When done properly, the executor does not have to locate any witnesses.  This usually saves time and money.  If your Will is not “self-proving” or if you are unsure, schedule an appointment with an elder law attorney. Some law offices ignore the revised law, and fail to prepare self proving Wills. Do not use a law office that follows old methods and does not do a self-proving Will.

4. Revised statute requires Palimony agreements to be in writing.
This law is intended to overturn recent "palimony" decisions by New Jersey courts. An agreement to provide support or any such contract must be in writing and signed by the person making the promise. More specifically, the law provides that a promise by one party to a non-marital personal relationship to provide support or other consideration for the other party, either during the course of such relationship or after its termination, is not binding unless it is in writing and signed.  The law provides that no such written promise is binding unless it was made with the independent advice of counsel for both parties.
     This law eliminates the holdings of two cases New Jersey Supreme Courts that unwisely upheld palimony agreements between two unmarried cohabitants.  
      The new palimony law almost totally eliminates palimony in NJ.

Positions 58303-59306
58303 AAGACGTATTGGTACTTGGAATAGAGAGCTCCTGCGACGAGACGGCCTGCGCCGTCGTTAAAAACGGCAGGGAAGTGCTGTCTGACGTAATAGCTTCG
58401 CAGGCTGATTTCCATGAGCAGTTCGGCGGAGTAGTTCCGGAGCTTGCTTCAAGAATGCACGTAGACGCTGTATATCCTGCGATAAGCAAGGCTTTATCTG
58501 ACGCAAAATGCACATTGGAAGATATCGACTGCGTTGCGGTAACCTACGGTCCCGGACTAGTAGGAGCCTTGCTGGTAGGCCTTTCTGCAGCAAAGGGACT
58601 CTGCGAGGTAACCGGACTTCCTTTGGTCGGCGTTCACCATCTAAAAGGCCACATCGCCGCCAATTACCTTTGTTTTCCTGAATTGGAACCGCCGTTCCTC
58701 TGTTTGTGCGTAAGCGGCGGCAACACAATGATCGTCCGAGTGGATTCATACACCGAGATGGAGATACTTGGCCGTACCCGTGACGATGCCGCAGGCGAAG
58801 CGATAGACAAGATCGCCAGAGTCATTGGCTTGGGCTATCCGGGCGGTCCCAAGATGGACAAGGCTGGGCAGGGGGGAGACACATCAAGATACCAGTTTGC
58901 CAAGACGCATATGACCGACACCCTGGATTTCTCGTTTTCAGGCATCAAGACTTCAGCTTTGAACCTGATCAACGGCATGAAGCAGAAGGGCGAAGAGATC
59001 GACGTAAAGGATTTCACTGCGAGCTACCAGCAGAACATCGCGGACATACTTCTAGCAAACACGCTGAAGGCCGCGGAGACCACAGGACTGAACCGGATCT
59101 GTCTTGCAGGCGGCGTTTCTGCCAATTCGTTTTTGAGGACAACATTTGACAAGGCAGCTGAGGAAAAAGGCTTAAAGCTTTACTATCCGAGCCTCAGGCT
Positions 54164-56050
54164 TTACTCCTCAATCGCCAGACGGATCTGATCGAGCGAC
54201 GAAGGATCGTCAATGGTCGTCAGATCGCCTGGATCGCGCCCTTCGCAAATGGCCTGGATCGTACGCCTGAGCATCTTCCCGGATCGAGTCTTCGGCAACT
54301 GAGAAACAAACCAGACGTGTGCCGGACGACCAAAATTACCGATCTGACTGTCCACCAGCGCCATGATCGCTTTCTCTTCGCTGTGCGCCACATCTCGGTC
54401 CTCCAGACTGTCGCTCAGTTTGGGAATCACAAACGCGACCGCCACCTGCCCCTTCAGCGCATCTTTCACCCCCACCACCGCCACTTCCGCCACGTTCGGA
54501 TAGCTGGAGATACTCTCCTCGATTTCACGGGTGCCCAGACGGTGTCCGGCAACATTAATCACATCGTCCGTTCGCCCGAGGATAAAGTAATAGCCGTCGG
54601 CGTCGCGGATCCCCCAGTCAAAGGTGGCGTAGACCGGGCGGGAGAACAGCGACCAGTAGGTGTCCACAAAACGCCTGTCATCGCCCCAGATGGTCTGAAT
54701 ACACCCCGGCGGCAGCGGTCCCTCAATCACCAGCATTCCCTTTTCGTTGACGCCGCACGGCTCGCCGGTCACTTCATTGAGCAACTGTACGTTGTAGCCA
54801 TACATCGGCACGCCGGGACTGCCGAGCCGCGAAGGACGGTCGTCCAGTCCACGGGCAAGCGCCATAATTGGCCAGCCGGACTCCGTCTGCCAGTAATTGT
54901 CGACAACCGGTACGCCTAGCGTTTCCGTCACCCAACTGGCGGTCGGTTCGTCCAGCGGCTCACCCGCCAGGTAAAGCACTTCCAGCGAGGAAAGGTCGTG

6. NJ Supreme Court held a Will could be void if signed under suspicious circumstances
        When there is a confidential relationship coupled with suspicious circumstances, undue influence is presumed and the burden of proof shifts to the Will proponent to overcome the presumption. 
      If there is undue influence in making of Will and transfer by Deed of a house by persons in Confidential relationship, this could subject those persons to punitive damages in some instances, plus voiding of the Will. In the Matter of the Estate of Madeleine Stockdale, Deceased 196 NJ 275 (2008)

      Wills should be prepared without undue influence. No one other than the person who is signing the Will should be in the room. We usually request the person who wants the Will to fill out the interview form themselves.

7. NJ Inheritance tax
      The NJ Inheritance Tax Return instructions and NJ Estate Tax Forms were revised in 2011. Throw out old forms.  Even if no inheritance tax due, a Tax Waiver on a house must still be obtained and filed if the house was not co-owned by the spouse.

8. Power of Attorney
        Do not use a form purchased online, unless it contains reference to the NJ statute requiring banks to honor the Power of Attorney. Section 2 of P.L. 1991, c. 95 (c. 46:2B-11).

9. Federal Health Privacy Law (HIPAA)
     A federal regulation known as the Health Insurance Portability and Accountability Act (HIPAA) was adopted regarding disclosure of individually identifiable health information. This necessitated the addition of a special release and consent authority to all healthcare providers before medical information will be released to agents and interested persons of the patients.     
       The effects of HIPAA are far reaching, and can render previously executed estate planning documents useless, without properly executed amendments, specifically addressing these issues.
        Any previously executed Powers of Attorney, Living Wills, Revocable Living Trusts, and certainly all Medical Directives now require HIPAA amendments.   
     Powers of attorneys and Living Wills should be updated to reference this new law. More information on the HIPAA law at http://www.njlaws.com/hipaa.htm
    After you sign the Living Will in your attorney’s office, provide a copy to your doctor and family.

10. Competency required to sign a Will or Power of Attorney